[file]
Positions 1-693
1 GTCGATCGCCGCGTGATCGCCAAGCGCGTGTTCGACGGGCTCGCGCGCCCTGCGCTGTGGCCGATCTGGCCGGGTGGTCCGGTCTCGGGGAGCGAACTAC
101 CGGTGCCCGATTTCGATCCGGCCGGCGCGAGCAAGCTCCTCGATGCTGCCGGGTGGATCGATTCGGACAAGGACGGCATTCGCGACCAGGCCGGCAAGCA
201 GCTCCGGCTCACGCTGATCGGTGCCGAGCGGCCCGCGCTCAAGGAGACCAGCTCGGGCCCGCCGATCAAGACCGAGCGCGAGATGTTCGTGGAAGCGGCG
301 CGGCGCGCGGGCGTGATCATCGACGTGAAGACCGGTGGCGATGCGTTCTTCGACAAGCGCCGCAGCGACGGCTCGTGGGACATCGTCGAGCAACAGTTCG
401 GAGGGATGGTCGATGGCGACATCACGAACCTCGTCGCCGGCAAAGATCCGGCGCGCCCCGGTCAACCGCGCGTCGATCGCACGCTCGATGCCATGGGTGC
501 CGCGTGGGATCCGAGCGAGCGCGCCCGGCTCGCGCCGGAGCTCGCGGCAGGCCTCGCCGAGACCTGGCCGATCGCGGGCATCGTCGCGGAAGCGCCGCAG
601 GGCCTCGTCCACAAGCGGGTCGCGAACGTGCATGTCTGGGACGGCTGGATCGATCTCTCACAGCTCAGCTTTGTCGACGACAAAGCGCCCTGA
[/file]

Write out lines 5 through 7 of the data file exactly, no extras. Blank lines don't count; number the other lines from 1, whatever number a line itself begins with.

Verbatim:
301 CGGCGCGCGGGCGTGATCATCGACGTGAAGACCGGTGGCGATGCGTTCTTCGACAAGCGCCGCAGCGACGGCTCGTGGGACATCGTCGAGCAACAGTTCG
401 GAGGGATGGTCGATGGCGACATCACGAACCTCGTCGCCGGCAAAGATCCGGCGCGCCCCGGTCAACCGCGCGTCGATCGCACGCTCGATGCCATGGGTGC
501 CGCGTGGGATCCGAGCGAGCGCGCCCGGCTCGCGCCGGAGCTCGCGGCAGGCCTCGCCGAGACCTGGCCGATCGCGGGCATCGTCGCGGAAGCGCCGCAG